forms  was  first  proposed  by  the  meteorologist  Howard, 
  and  this  is  still  substantially  employed.  The  following 
  varieties  and  subvarieties  are  recognized: 
  a  {Cirrus}.  This  is  the  most  elevated  of  all  the  forms 
  of  clouds;  is  thin,  long-drawn,  sometimes  looking  like 
  carded  wool  or  hair,  sometimes  like  a  brush  or  room 
  sometimes  in  curl-like  or  fleecelike  patches.  It  is 
  the  cat's-tail  of  the  sailor,  and  the  mare's-tail  of 
  the  landsman. 
  b  {Cumulus}.  This  form  appears  in  large  masses  of  a 
  hemispherical  form  or  nearly  so  above,  but  flat 
  below,  one  often  piled  above  another,  forming  great 
  clouds,  common  in  the  summer,  and  presenting  the 
  appearance  of  gigantic  mountains  crowned  with  snow.  It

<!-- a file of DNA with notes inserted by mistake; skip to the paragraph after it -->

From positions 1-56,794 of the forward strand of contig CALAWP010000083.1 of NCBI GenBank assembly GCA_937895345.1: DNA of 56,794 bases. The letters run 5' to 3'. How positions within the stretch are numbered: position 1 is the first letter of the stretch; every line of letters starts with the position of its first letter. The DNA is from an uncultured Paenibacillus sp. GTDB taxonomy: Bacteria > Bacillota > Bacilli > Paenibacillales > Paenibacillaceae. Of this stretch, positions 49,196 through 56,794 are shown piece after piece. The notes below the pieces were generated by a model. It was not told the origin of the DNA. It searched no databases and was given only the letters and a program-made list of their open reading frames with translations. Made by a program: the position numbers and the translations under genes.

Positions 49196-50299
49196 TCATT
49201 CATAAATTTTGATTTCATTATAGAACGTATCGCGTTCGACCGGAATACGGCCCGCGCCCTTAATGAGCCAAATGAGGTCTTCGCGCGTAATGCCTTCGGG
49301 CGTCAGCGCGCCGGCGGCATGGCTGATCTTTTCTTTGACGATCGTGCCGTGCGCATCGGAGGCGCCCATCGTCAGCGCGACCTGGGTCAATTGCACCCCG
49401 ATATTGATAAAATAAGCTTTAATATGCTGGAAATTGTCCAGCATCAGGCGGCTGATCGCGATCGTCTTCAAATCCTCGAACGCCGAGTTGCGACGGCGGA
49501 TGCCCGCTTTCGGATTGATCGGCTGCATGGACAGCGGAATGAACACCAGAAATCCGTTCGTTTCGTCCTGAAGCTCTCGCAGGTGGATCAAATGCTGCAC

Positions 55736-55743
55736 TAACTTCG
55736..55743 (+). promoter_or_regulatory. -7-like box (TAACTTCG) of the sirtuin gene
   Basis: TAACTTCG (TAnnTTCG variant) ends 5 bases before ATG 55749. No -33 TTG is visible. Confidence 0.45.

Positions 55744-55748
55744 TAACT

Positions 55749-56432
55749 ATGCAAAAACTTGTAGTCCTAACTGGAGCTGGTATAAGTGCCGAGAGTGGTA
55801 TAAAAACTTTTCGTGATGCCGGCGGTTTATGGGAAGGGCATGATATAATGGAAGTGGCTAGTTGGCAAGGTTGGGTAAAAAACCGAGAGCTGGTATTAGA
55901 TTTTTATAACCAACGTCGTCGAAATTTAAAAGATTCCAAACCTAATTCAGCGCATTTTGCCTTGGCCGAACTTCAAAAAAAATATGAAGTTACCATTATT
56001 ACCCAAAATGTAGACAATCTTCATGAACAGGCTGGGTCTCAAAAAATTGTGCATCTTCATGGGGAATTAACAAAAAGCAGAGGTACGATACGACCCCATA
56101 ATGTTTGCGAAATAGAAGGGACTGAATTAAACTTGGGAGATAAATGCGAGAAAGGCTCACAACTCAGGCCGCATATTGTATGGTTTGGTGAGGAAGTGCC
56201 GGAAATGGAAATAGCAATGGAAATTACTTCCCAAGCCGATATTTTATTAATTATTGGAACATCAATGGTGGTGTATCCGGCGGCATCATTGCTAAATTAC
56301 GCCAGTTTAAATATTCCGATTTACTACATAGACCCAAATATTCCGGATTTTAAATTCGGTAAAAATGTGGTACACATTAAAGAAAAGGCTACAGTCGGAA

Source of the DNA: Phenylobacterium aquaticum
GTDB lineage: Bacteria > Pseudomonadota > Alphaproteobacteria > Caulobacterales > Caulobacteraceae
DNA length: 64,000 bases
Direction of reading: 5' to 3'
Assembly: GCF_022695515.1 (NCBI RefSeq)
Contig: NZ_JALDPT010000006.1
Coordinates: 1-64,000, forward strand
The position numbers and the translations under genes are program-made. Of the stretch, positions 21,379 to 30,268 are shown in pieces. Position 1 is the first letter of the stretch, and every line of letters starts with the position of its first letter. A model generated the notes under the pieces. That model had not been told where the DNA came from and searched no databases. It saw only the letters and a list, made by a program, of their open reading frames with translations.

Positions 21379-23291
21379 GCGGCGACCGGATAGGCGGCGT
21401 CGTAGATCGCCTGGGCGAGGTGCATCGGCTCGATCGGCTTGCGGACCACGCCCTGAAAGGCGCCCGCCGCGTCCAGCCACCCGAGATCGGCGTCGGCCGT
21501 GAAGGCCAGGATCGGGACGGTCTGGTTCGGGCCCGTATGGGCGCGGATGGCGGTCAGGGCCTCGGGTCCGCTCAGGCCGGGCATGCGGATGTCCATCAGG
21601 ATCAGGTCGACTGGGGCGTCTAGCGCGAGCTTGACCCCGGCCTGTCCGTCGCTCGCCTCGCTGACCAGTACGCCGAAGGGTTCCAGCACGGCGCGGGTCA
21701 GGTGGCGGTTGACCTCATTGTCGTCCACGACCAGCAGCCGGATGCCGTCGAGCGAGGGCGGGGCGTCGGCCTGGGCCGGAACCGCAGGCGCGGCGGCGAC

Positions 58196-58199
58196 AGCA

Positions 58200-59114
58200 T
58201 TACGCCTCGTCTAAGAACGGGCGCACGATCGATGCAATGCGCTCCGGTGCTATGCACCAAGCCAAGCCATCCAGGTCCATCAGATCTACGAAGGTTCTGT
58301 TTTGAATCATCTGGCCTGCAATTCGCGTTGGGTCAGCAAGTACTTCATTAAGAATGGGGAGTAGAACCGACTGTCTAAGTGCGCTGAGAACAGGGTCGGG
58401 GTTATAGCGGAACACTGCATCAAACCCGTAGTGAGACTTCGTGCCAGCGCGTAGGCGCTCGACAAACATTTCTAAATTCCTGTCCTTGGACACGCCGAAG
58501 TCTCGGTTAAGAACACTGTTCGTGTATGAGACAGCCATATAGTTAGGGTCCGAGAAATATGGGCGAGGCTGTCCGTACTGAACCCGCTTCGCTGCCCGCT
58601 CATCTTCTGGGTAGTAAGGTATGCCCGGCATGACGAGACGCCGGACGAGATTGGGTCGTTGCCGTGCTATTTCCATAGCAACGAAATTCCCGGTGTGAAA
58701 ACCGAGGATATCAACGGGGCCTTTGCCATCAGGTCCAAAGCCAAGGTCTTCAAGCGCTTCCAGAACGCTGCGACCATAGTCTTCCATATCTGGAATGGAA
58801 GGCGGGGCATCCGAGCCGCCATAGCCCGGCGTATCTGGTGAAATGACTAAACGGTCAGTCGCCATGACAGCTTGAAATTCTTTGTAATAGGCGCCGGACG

often  affords  rain  and  thunder  gusts. 
  c  {Stratus}.  This  form  appears  in  layers  or  bands 
  extending  horizontally. 
  d  {Nimbus}.  This  form  is  characterized  by  its  uniform 
  gray  tint  and  ragged  edges;  it  covers  the  sky  in 
  seasons  of  continued  rain,  as  in  easterly  storms,  and 
  is  the  proper  rain  cloud.  The  name  is  sometimes  used 
  to  denote  a  raining  cumulus,  or  cumulostratus. 
  e  {Cirro-cumulus}.  This  form  consists,  like  the  cirrus, 
  of  thin,  broken,  fleecelice  clouds,  but  the  parts  are 
  more  or  less  rounded  and  regulary  grouped.  It  is 
  popularly  called  mackerel  sky. 
  f  {Cirro-stratus}.  In  this  form  the  patches  of  cirrus 
  coalesce  in  long  strata,  between  cirrus  and  stratus. 
  g  {Cumulo-stratus}.  A  form  between  cumulus  and  stratus, 
  often  assuming  at  the  horizon  a  black  or  bluish  tint. 
  --  {Fog},  cloud,  motionless,  or  nearly  so  lying  near